Inflation that is exclusively linked to energy cannot be combatted with higher rates, and this was made clear by the chief economist of the ECB, Phillip Lane, a few days ago,” explains Matellán. In fact, de Cadenas-Santiago considers that "rather, the expectations of central bank rises are diluted, dragged down if you will, by the scenario of high uncertainty."
The ECB will find itself more comfortable with a more lenient monetary policy and in the United States it seems that a 50 basis-point (bp) hike by the Fed in March has been ruled out. This, in Matellán's opinion “could be limited to 25bp”.
The conflict comes at a time when a good number of the developed economies had already recovered to pre-pandemic GDP levels.
MAPFRE Economics expected growth of around 4.8% in 2022 and 3.6% in 2023 (+5.5% in 2022 and +4.3% in 2023 for Spain), but the geopolitical crisis that they had already highlighted as a growing risk in the latest Economic and Industry Outlook report, published at the beginning of the year, has now materialized.
The impact of the conflict is going to be negative: "There will be restrictions on the Balance of Payments, a sharp deterioration in the external position and an increase in financial costs, as well as the falloff in export, financial and capital accounts,” explains the director of macroeconomics and financial analysis of MAPFRE Economics.
In Matellán's opinion, this effect comes in two ways: directly, to the extent that commercial ties with Russia are shattered, and indirectly, due both to the effect on inflation and liquidity. "In addition, confidence will also be affected, which in recent weeks has been the main support for European data and for Germany in particular," he adds.
This will possibly be the most central effect, due to the scale and immediacy of its impact. The conflict can reduce liquidity in two dimensions: that of the financial markets and the liquidity circulating in the real economy, which comes about in at least four ways, according to Matellán:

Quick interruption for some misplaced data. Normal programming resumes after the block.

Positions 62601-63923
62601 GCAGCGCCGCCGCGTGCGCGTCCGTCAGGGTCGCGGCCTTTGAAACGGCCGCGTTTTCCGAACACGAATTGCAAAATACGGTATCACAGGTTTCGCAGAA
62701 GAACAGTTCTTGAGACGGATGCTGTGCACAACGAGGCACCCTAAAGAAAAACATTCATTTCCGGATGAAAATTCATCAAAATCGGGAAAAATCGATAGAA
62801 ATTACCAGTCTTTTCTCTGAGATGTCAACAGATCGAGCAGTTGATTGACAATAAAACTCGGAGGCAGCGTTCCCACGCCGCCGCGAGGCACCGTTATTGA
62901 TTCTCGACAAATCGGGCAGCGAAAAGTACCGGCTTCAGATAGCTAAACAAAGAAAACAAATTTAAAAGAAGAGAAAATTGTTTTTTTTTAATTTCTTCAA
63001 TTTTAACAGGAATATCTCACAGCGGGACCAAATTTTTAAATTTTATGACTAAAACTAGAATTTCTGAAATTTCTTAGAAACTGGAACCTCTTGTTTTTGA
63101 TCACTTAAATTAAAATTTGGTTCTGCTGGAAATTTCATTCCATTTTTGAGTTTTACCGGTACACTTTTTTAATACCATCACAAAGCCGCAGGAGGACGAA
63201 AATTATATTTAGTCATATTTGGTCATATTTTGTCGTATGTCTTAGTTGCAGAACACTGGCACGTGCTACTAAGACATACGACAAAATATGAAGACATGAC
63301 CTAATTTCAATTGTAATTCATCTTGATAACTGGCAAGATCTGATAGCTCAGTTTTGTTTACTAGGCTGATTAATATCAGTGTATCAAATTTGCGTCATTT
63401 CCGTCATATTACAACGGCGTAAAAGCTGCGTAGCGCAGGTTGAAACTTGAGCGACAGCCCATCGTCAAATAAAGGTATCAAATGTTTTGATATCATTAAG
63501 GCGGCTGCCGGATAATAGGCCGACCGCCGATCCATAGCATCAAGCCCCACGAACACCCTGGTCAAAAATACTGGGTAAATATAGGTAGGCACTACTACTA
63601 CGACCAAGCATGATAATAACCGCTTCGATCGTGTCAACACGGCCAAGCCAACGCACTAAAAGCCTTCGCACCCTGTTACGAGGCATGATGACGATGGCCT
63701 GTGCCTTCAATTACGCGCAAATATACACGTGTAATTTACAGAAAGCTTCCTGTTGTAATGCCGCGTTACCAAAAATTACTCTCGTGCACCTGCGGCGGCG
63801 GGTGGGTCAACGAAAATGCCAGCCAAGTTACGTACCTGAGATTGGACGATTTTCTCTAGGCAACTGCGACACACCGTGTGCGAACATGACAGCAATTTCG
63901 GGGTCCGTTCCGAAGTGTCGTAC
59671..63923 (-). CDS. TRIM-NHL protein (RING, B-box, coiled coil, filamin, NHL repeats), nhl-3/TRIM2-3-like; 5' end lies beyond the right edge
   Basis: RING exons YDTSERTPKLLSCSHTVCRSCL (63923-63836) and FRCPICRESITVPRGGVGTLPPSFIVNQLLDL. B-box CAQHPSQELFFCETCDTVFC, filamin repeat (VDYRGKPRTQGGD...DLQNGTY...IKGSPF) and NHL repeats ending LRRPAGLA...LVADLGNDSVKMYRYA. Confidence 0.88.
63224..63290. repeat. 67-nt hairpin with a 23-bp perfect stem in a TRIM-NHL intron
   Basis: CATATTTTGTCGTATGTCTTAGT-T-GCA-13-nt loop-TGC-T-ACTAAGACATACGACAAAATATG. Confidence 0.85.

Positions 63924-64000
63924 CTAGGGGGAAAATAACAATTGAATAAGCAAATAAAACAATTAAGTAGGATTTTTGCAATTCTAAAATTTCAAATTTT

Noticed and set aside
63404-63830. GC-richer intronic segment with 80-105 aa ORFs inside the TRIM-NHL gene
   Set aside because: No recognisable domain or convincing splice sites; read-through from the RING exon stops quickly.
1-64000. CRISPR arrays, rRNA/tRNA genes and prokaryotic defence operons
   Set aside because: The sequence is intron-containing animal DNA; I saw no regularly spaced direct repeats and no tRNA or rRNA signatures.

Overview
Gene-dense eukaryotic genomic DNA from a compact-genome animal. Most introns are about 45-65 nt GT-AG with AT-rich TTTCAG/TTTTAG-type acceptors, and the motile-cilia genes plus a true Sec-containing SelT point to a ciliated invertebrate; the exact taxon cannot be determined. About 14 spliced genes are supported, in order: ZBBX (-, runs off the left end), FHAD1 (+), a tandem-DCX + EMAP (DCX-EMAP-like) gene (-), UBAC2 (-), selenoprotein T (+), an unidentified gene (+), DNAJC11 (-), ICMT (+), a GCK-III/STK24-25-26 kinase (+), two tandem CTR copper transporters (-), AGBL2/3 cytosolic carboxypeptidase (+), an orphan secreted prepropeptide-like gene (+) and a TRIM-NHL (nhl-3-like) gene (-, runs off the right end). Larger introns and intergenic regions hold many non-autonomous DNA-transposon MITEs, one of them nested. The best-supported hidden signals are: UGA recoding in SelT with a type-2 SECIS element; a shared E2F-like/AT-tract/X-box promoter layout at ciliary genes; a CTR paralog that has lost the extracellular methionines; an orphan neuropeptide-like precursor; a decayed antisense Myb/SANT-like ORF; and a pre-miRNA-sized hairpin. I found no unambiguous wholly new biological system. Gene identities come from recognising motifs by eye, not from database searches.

In a risk environment, money gets assigned to highly secure assets that are easy to sell (mainly US and German bonds) or to treasury positions (cash and current accounts). This reduces liquidity for all other assets, as well as total liquidity in the market.
The safe haven currency par excellence is the dollar, which in turn is the main international currency. An intense appreciation in the dollar supposes a liquidity restriction for the rest of the world, which in turn makes any international transactions more difficult.
In a context such as this, volatility multiplies very quickly. That means that risk control models become procyclical, demanding more guarantees for all types of assets right at the moment when having such assets available to use as a guarantee becomes more difficult. Similarly, high volatility triggers automatic orders (margin calls, stop losses, etc.) which in turn make market processes more difficult and therefore also contribute to lower liquidity. This comes on top of possible difficulties in operations arising from the possibility that certain sanctions against Russia imply disconnecting it from SWIFT, the member-owned cooperative that provides safe and secure financial transactions worldwide.
Liquidity via multiplication, which deals with bank liquidity, typically identified as that which flows through to the real economy, is also restricted. As environmental risk rises and confidence falls, credit supply and demand suffer, meaning that the liquidity multiplier channel contracts or even disappears.